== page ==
CO: It’s a fascinating city, Los Angeles. When I studied undergraduate at the Art Institute in the Bay Area, everybody assumed that I would stay. I came out as a lesbian and was part of a leather community. I had very deep roots in the community during the five years I lived there. So when I finished grad school at CalArts everybody was like, “You’re coming home now, right?” And I said, “No, I’m pretty interested in LA. I actually want to talk about this place.”
“There are some times in which I have
incredible optimism in humanist
acts and what democracy really is.”
— CATHERINE OPIE
NW: That was my next question: When and why did you arrive in Los Angeles?
CO: 1985. At CalArts, I spent a good amount of my work looking at ideas of master plan communities and making a very large thesis on white flight from urban areas. What is a master plan community? How is it designed? Who is it designed for? I delved into the suburbia of the eighties, which was really different than the suburbia of the fifties in terms of American ideology and dreams. It was really in relationship to a city becoming a threatening place. So I spent two years digging into that idea and then moved to LA, to MacArthur Park just at the time that the subway was being built. I did a whole body of work of what it means to gentrify the MacArthur Park area, looking at it in relationship to transportation. And so I kept kind of peeling away at Los Angeles for all these years in my work in these different ways.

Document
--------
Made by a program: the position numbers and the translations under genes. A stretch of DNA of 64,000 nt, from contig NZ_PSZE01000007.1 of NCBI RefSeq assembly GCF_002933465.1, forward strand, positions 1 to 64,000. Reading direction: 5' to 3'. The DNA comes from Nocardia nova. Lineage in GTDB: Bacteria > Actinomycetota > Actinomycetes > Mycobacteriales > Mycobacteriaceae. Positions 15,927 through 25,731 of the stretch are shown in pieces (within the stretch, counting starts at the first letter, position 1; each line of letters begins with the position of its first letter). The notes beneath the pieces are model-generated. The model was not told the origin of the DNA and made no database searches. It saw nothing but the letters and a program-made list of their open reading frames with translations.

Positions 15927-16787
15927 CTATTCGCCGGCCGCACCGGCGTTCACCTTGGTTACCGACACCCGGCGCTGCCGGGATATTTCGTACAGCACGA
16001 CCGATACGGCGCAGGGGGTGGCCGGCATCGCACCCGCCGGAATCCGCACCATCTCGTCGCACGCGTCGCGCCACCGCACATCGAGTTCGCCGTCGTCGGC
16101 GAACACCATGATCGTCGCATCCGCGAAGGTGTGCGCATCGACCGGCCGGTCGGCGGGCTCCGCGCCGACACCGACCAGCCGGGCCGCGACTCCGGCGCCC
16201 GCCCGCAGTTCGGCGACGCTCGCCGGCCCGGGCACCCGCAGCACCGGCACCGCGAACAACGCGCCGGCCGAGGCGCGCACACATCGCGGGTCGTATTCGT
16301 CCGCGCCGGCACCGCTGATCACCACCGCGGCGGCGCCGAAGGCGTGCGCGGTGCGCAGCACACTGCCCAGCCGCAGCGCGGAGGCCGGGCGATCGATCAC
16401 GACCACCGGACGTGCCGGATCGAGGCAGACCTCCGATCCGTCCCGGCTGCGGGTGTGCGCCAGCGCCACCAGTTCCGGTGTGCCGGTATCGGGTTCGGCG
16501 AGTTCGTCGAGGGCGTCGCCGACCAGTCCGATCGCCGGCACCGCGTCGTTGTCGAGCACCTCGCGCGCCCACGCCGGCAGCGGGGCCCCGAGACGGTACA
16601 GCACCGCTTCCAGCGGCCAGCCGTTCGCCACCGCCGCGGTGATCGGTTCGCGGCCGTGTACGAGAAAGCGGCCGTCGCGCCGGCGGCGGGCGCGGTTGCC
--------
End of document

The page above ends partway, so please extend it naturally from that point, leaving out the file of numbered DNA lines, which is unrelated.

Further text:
NW: How could you leave? It’s so embedded in your journey as an artist.
CO: Very much so.
NW: Do you consider your work as a photographer to be a form of activism? Put simply, do you think you are able to educate or improve people’s lives?
CO: It’s curious. I move in and out of it in different ways. There are some times in which I have incredible optimism in humanist acts and what democracy really is as somebody who, through multiple bodies of work, has traversed these conversations of ideas of community and democracy. Within the early portraits I did of my friends, I don’t think that I was attaching any optimism about changing the perception of homosexuality. So activism is tricky—it might not be about the full ability to change people’s perceptions, but making images creates a record. And without a record, or without trying to delve into issues of identity and visibility and providing images, a whole subset of culture would be completely denied.
CO: And so, by going in and doing difficult things, I guess that one could think of me as a bit of an activist at the time. I was definitely an activist with ACT UP and Fair Nation, but that was really out of a sense of loss—very different than activism. In my work, it was about hanging on to this moment in our lives in which all of us were incredibly vulnerable from the decimation of our community through AIDS and experiencing extreme hatred. So when I made it, it was really for my own community and, selfishly, for myself to hang onto people that I was losing.